Jesus Christ!



At the name of Jesus every knee should bow, of those in heaven, and of those on earth, and of those under the earth, and every tongue should confess that Jesus Christ is Lord, to the glory of God the Father.
- Philippians 2:1-11
Why do people use the name of the Saviour as an expletive? And why do they think it acceptable to do this, particularly in conversation with Christians?

The Saviour's name is held in such high regard among Christians that many terms used by us to refer to Him stem precisely from not wishing to utter the name of Jesus casually. So we say things like "the Lord", "Our Lord", "Christ", "the Saviour", and such like, all out of reverence for the Holy Name. Indeed, in the Western tradition, there is a holy day in the Church calendar set aside for honouring The Most Holy Name of Jesus, and indeed, the people bow their heads during services when it is uttered in prayers. So when we hear this holy name being cheapened, used commonly and sacrilegously, it is offensive in the extreme, and I wince every time I hear somebody exclaim 'Jesus!' as an expression of surprise, frustration, or anger.

Then there are the variants. "Jesus H. Christ" is bad enough a distortion but the first time I heard somebody say 'Jesus f***king Christ!', my mouth fell open in disbelief.

Why do people do it?

I understand that most people who do this may not be Christians, but quite aside from the question of whether they believe in the Saviour and have a personal reverence for his holy name, there is the simple matter of basic good manners. Since when is it socially acceptable to take something that is sacred and revered in somebody else's religion and degrade it in conversation with that person? It simply shows contempt for the sensibilities of others. Surely well-bred people, even if they do not believe in God, have some respect for others.

Please tell me I haven't got that wrong as well.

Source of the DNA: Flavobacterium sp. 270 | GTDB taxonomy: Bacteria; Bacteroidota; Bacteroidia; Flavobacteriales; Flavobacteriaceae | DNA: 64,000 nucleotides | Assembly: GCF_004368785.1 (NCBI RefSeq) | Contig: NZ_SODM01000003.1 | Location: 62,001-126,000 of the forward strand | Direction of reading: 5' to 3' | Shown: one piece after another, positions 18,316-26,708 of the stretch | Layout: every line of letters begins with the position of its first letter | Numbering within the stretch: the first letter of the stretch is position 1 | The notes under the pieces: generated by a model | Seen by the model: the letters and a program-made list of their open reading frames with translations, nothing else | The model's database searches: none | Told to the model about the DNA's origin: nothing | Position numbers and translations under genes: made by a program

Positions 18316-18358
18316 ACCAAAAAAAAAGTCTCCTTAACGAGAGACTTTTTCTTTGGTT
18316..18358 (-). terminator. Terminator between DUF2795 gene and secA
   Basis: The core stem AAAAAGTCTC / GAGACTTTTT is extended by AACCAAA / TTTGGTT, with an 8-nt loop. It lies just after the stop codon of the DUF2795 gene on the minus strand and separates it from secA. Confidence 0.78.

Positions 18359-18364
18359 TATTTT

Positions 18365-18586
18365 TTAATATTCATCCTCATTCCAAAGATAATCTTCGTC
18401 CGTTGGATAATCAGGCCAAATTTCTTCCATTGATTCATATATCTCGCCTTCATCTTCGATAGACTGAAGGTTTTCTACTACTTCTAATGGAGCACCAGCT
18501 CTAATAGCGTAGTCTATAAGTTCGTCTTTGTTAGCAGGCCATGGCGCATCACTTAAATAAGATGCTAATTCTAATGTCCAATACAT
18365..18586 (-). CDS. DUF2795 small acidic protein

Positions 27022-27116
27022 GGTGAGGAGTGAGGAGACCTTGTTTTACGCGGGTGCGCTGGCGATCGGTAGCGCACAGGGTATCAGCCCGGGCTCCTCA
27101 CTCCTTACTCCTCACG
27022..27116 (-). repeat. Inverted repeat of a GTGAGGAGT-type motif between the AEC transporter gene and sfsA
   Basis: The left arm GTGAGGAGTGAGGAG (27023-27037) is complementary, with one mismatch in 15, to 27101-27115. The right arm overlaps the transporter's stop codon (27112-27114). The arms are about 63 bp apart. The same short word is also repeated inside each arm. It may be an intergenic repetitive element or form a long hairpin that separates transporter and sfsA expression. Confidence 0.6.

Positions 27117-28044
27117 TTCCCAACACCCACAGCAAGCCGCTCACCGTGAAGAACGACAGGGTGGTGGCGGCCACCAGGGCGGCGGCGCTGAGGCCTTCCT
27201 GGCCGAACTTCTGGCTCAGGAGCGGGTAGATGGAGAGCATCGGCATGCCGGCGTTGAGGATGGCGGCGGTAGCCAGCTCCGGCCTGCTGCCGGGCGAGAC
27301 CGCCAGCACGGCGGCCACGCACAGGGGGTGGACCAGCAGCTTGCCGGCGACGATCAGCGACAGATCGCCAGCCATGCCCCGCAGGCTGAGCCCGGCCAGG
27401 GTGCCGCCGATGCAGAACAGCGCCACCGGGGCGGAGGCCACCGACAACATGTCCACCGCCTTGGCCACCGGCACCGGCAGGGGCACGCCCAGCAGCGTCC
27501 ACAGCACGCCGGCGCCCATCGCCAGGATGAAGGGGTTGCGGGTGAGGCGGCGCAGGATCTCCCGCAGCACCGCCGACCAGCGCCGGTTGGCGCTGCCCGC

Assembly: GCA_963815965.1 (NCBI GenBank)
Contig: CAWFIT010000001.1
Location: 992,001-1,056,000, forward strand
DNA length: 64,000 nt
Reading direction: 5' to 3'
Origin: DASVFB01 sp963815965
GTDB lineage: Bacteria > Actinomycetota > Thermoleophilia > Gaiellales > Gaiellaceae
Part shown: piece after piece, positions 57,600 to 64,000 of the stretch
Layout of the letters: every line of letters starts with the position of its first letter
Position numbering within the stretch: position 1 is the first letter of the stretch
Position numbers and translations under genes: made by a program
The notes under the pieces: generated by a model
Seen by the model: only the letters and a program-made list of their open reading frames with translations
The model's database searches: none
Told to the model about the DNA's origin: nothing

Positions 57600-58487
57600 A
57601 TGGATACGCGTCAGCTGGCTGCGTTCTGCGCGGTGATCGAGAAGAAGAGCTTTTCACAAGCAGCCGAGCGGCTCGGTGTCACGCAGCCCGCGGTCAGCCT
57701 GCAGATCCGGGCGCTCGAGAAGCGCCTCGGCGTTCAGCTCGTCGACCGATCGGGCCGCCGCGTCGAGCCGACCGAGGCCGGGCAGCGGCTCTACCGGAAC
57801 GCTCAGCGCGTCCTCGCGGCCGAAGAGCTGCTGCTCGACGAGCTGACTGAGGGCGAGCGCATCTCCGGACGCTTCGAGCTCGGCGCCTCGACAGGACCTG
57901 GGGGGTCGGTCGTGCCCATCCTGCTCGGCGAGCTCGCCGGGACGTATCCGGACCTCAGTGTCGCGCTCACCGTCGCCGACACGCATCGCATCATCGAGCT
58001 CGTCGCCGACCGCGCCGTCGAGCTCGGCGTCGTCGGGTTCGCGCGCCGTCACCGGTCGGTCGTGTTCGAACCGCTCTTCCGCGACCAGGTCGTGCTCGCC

2 responses:

Christopher said...

When I was in Brazil a common expletive/exclamatory was "Ave Maria!" which at first irked me, till I realised I could turn the whole situation around and reply "Gratia Plena, Dominus Tecum." Got some funny looks, but I found it amusing.

To believe there is any real thought in the exclamation of Our Lord's name at any slightly (or massively) irritating event would be to assume a fantastically rapid thought process in the mind of the person speaking those words. In reality the expletive use of "Jesus" is something which is firmly fixed in our culture. I remember, "Jesus" was seen as less offensive than "F**k" and even "Bloody Hell". As I developed I became more annoyed with the use of "Jesus" and increasingly "pissed off" with the use of "Oh My God!" which seems to have been the buzz-phrase of the 2000s.

"Gee-wizz" is an avoidance of "Jesus".
"By Jove!" is an avoidance of "Oh my God!"...though I rather enjoy the archaic feel of "By Jove!".

Michael Astley said...

Thank you, Christopher, and welcome. :-)

Thank you particularly for sharing your experiences elsewhere. I imagine that I would feel the same way were those expressions commonly heard in a culture of which I were part. I suppose it's a little like the Irish "Jesus, Mary, and Joseph!" of that element of my family background, which makes me smile when I hear it but which I can never bring myself to say, even when taking off the accent.

As it happens, "Bloody hell" is not something that offends me. I'm really not all that bothered by what large quarters of respectable society calls "bad language": much of that is nothing more than inherited Norman snobbery at the use of Anglo-Saxon words in any case. No, my problem is quite limited to the profaning of holy things, and I don't think it is enough to say that people simply don't think about it because they ought to in the same way that they would were it another religion's holy figures, (whose names I have never heard used in such a fashion - indeed, people tread on eggshells in order to avoid giving offence in those instances).

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